DIGITAL PRINTING TECHNOLOGY
Digital Printing Technology
The technology used in digital printing on Fabric is the one which we used already known as inkjet printing technology.
The inkjet printing technology utilized in digital printing on Fabric was initial patented in 1968.
In the Nineties, inkjet printers became widely accessible for paper printing applications – you would possibly even have one on your table right at this moment!!
The technology has been continuing to develop and there are now specialized wide-format printers which may handle a range of substrates – everything from paper to vinyl to canvas, and of course, fabric.
Some of the most recent advances in digital printing on fabric are within the area of head technology and ink development.
This method is comparable to the PC controlled paper printers used for workplace applications however on a sophisticated scale where various variables are managed to offer you the most effective possible outcome on fabric.
A number of the variables required for coordination of booming digital printing on fabric are files and color management, printer and RIP technology, fabric pre and post treatment processes, inks/dyes, and shopper expectations.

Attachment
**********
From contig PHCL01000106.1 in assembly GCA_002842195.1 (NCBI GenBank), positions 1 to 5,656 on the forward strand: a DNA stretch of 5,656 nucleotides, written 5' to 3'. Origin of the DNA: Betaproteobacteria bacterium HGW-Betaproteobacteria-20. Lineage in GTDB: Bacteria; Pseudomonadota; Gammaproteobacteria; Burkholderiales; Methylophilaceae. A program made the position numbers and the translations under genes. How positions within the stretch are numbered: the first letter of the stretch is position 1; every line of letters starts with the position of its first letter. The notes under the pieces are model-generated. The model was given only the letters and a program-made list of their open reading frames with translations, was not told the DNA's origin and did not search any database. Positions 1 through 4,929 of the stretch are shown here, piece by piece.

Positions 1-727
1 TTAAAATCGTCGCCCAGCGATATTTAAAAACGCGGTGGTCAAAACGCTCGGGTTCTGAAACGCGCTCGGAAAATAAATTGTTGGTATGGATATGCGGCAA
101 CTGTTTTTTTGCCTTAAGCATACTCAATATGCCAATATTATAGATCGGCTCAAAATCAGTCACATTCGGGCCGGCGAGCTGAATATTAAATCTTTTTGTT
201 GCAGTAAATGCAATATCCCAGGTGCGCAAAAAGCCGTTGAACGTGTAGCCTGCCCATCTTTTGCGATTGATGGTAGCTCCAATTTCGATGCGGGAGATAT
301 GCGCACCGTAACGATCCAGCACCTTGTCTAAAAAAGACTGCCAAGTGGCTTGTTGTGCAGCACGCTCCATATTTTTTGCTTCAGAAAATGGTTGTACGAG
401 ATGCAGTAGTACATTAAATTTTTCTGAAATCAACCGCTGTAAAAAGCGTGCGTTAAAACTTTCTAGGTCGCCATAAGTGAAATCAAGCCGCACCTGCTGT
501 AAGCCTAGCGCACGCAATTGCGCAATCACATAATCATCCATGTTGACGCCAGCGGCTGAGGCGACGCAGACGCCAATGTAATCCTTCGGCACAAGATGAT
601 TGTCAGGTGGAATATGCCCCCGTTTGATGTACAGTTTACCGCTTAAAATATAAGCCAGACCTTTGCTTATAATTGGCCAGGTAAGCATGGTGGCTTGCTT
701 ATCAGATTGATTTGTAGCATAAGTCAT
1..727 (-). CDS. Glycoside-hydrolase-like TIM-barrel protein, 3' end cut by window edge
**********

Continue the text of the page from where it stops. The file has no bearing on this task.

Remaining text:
Digital printing on fabric is not an on the spot science and there will be slight lot-to-lot variations for samples and yardage.
Most commercially offered fabric is rotary screen printed; every print run is often many thousand meters.
The high minimums are because of the price and time needed to arrange a singular set of screens, with every color in a design requiring a separate screen.
The main advantage of digital printing on fabric is the ability to do very tiny runs of every design (even less than one meter) because there are no screens to arrange.
The inks utilized in digital printing on fabric are developed specifically for every kind of fiber (polyester, silk, nylon, cotton, etc).
Throughout the digital printing, the fabric is fed through the printer using rollers and ink is applied to the surface in the form of thousands of small droplets.
The fabric is then finished using heat and/or steam to cure the ink (some inks also need washing and drying).
Digitally printed fabric can wash and wear the same as any other fabric, though with some varieties of ink you will see some initial fading even after the very first wash.
Digital printing on fabric is more environmentally friendly than alternative traditional screen-printing methods because you are printing the precise quantity of ink required to print directly on the fabric through the direction of RIP/printer settings.
There is least to no waste cleanup, which suggests each drop is printed on demand from the precise quantity of yardage and coverage required.
Digital fabric printing saves water and therefore the environment.